An excellent student from a blue-collar family in Canada, Kathy Shaidle thinks not going to university was “one of the smartest decisions of my life.” With a two-year media degree from a community college, she launched a successful career and “paid off my relatively puny student loans in short order.”
High schools got so-so marks from most 18- to 24-year-olds in an AP-Viacom poll: Only 42 percent were strongly satisfied with their high school education, while a fifth were unsatisfied. College students and graduates were much happier with their education: 59 percent were “very” or “extremely” satisfied.
While most were satisfied with college-prep classes, they said high school counselors didn’t help them choose the right college or vocational school or find college aid. And high school students got little guidance in choosing a career or field of study, they said.
While nearly two-thirds want to get at least a four-year degree, about half will not reach that goal, AP notes. Only a third of today’s 25- to 34-year-olds have earned a bachelor’s degree and less than 10 percent get an associate’s degree.
So getting students ready for work remains central to high schools’ mission. And most young people say their school didn’t do a good job of preparing them for work or helping them choose a future career. They also give high schools low marks on exposing them to the latest technology in their field and helping them get work experience, according to the poll conducted in partnership with Stanford University.
A strong majority of college students and recent graduates said their college prepared them for employment, helped them choose a field of study, exposed them to new technology and helped with internships and college aid.
Forty percent say their high school or college teachers helped them significantly; less than 25 percent say counselors were a lot of help.
High school counselors didn’t provide much help with college or career planning, young adults tell Public Agenda. In a national survey, Can I Get A Little Advice Here?, 60 percent of those who went on to higher education “gave their high school counselors poor grades for their college advice.” Nearly half said they felt like “just a face in the crowd.”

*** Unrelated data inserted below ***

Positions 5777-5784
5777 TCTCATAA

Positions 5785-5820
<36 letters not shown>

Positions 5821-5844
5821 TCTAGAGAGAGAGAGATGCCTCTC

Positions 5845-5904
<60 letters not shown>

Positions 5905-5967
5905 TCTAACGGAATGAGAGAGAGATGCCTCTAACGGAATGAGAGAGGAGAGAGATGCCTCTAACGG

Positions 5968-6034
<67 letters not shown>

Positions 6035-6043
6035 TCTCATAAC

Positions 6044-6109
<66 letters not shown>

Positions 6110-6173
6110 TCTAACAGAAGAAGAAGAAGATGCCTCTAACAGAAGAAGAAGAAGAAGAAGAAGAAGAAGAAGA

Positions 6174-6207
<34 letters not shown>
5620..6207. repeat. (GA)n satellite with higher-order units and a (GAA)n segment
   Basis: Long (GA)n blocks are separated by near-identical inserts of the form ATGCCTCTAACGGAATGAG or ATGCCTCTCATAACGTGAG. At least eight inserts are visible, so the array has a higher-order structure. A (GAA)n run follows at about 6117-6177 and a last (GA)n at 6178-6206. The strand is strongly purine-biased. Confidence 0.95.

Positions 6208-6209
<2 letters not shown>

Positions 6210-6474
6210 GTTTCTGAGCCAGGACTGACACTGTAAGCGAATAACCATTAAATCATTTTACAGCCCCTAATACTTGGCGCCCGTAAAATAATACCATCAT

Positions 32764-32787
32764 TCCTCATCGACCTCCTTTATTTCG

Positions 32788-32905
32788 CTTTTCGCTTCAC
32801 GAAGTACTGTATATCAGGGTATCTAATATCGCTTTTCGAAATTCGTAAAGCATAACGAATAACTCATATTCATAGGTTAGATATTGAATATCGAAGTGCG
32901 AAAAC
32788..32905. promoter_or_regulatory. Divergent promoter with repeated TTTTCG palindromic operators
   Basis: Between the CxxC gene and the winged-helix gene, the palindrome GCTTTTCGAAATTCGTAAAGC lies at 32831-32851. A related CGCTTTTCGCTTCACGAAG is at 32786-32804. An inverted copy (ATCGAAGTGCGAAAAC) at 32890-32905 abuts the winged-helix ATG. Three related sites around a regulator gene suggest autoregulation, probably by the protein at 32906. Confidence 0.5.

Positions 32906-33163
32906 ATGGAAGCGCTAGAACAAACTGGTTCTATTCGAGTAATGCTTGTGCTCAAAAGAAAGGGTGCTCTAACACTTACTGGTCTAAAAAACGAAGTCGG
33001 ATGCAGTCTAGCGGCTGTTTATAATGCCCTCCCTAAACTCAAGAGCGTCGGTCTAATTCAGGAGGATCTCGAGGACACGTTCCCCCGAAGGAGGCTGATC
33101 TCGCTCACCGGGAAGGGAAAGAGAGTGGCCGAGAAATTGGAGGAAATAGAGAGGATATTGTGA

Many high school counselors are overwhelmed with students in crisis and have little time for anything else.
Downtown College Prep, the charter school in my book, Our School, invests a lot in helping students and their parents understand what it means to prepare for college, how to pay for it and how to succeed once you get there. It’s essential for students who are the first in their families to aspire to college.
KQED Radio’s Michael Krasny is hosting a special two-hour broadcast on first-generation college students from Downtown College Prep in San Jose on March 10. To join the live audience, call (415) 553-3300, or email email@example.com.
To be “relevant” to students, some colleges are dropping unpopular classics and philosophy majors and pushing career prep, reports the New York Times.
The University of Louisiana, Lafayette, is eliminating its philosophy major, while Michigan State University is doing away with American studies and classics, after years of declining enrollments in those majors.
And in a class called “The English Major in the Workplace,” at the University of Texas, Austin, students read “Death of a Salesman” but also learn to network, write a résumé and come off well in an interview.
Students and their parents want a return on their degree — in dollars and cents, not enlightenment. In 1971, 37 percent of UCLA freshmen said it was essential or very important to be “very well-off financially,” while 73 percent said the same about “developing a meaningful philosophy of life.” In 2009, 78 percent identified wealth as a goal, while 48 percent were after a meaningful philosophy.
Business has been the top major for 15 years. Now students also are turning to health fields, environmental science and bio-anything. Chinese and Arabic are hot, while French and German are not.
Employers surveyed by the Association of American Colleges and Universities take a broader view:
. . . 89 percent said they wanted more emphasis on “the ability to effectively communicate orally and in writing,” 81 percent asked for better “critical thinking and analytical reasoning skills” and 70 percent were looking for “the ability to innovate and be creative.”
I majored in English and Creative Writing.